GLOBAL MARKETS-Record high on Wall Street lifts Asian spirits


* Asian stocks up in early trade, Australia up 0.8 pct

* Yen broadly softer as risk appetite improves

* Upbeat earnings from Microsoft, drive Wall Stto record high

By Ian Chua

SYDNEY, Oct 28 (Reuters) - Asian stocks got off to anencouraging start on Monday after strong results from the likesof Microsoft drove Wall Street to another record closing high,while the safe-haven yen slipped in thin early trade.

MSCI's broadest index of Asia-Pacific shares outside Japan was up 0.3 percent, steadying after last week's1.1 percent slide -- the biggest in two months -- on concernsthat China may tighten policy to keep prices under control.

Australia's stock market climbed 0.8 percent in early deals,with major banks including ANZ and NAB amonggainers ahead of their results this week.

"Trade today should see risk firmly switched on," said EvanLucas, market strategist at IG in Melbourne. "The banks shouldcontinue to rally into their results and the mining space shouldshift higher on optimism over the official Chinese PMI data onFriday."

The U.S. S&P 500 index rose 0.4 percent to anall-time closing high on Friday. Upbeat earnings news fromMicrosoft and helped spark a rallyin U.S. technology shares and should also help lift their Asianpeers.

But traders do not expect fireworks in Asia, with someinvestors keeping a wary eye on China as Beijing attempts tocool property prices and inflation.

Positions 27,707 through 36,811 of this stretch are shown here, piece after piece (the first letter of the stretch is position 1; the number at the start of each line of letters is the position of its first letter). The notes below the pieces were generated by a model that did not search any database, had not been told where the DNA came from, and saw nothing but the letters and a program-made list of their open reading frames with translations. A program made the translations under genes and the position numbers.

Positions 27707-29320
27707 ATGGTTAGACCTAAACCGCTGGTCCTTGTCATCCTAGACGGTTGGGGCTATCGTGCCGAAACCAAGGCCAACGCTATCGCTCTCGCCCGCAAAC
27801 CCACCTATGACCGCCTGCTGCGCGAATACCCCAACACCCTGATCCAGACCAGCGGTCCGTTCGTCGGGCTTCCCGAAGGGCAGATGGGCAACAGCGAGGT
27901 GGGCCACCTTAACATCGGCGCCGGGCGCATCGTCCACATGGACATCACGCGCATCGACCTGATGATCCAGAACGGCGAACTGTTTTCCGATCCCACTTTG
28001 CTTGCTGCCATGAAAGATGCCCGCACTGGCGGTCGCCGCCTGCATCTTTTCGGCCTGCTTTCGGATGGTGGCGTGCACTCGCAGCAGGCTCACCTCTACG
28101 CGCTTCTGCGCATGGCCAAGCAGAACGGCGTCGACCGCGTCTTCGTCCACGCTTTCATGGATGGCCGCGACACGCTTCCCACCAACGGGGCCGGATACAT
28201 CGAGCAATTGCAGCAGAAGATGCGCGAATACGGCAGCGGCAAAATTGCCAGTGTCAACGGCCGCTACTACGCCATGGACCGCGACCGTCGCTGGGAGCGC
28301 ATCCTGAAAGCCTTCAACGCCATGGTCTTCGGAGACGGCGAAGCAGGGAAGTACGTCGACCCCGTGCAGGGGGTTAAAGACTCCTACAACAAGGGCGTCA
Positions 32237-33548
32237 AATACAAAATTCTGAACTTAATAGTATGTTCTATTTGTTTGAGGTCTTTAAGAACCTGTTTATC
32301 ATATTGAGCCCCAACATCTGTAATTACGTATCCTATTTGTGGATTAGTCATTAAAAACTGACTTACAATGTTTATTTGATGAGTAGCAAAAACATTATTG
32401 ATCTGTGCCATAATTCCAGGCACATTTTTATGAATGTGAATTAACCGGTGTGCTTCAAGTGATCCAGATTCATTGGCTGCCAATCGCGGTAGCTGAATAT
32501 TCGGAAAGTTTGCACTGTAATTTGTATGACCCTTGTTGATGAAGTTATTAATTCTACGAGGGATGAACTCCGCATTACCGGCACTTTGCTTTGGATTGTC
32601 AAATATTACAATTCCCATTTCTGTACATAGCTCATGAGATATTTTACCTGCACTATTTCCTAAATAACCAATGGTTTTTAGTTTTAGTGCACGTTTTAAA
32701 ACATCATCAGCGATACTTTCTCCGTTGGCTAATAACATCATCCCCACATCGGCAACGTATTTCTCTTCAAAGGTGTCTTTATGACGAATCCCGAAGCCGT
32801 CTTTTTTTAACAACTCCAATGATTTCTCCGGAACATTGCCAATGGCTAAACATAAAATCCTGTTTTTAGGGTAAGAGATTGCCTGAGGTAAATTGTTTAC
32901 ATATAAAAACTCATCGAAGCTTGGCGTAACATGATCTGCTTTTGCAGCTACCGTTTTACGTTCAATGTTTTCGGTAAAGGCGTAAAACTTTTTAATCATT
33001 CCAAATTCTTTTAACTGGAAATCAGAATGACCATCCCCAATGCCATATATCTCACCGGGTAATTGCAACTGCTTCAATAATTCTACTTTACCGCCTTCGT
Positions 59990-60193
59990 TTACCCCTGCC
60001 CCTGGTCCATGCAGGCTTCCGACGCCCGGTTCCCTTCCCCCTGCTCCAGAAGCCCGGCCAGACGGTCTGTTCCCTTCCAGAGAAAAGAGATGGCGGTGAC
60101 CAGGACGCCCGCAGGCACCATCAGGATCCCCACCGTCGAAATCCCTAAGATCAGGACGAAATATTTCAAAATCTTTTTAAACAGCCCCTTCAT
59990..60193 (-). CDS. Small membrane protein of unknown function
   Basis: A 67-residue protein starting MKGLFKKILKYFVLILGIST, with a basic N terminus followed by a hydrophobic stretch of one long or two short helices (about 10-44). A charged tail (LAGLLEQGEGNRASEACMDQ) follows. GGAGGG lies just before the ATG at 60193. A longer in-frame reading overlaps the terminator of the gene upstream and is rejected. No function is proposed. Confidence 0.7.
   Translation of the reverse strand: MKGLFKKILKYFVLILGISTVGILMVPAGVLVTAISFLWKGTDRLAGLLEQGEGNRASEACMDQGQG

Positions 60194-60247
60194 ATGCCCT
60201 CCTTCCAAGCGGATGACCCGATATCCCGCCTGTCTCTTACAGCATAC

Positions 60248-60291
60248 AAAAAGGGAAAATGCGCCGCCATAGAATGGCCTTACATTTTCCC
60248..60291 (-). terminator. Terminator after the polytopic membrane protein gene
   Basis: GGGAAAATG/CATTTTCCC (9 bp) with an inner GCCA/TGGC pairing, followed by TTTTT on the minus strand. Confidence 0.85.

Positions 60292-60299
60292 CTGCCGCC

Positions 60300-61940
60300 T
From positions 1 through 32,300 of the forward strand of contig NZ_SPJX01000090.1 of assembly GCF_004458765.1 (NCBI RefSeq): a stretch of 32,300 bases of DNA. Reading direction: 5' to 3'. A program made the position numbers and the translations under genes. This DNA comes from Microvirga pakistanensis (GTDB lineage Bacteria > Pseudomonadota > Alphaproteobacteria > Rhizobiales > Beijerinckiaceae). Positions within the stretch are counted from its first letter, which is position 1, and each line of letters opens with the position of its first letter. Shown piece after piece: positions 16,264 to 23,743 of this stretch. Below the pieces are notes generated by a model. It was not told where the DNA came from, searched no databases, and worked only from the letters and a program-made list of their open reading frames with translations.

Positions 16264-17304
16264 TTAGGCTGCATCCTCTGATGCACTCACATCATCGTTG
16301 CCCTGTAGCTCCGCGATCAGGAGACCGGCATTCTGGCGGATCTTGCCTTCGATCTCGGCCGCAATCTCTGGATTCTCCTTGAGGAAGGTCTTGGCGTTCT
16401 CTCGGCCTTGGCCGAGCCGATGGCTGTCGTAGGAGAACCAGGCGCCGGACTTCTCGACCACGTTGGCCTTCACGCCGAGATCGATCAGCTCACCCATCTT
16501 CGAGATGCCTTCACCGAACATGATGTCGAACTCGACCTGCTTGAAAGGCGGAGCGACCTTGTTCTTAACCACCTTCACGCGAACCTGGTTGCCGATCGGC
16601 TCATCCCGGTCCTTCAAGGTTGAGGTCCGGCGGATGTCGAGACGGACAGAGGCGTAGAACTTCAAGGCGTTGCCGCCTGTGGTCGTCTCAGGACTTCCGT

In the currency markets, the yen was under a bit ofpressure. The dollar rose 0.1 percent to 97.51 yen, whilethe euro gained 0.2 percent to 134.72 yen.

Against the dollar, the euro was a tad firmer at $1.3810 and within striking distance of Friday's $1.3833, a highnot seen since November 2011.

The dollar has been under broad pressure in the past fewweeks on growing expectations the Federal Reserve will maintainits massive stimulus programme into next year.

The Fed's policy-setting arm meets on Oct 29-30 and isexpected to hold off any move to scale down its $85 billionmonthly bond-buying programme.

Analysts reckon policymakers want to see the impact of theU.S. budget battle that took the country to the brink of a debtdefault and caused a partial government shutdown.

"The FOMC should be a non-event... the Washington debatescloud the growth outlook, so forget about tapering," analysts atJPMorgan wrote in a client note, adding the April 2014 meetinglooked like the soonest start for any tapering.

There is no major data out of Asia on Monday, leaving thefocus on offshore events. Several markets in Asia are closed forpublic holidays on Monday, including New Zealand and thePhilippines.

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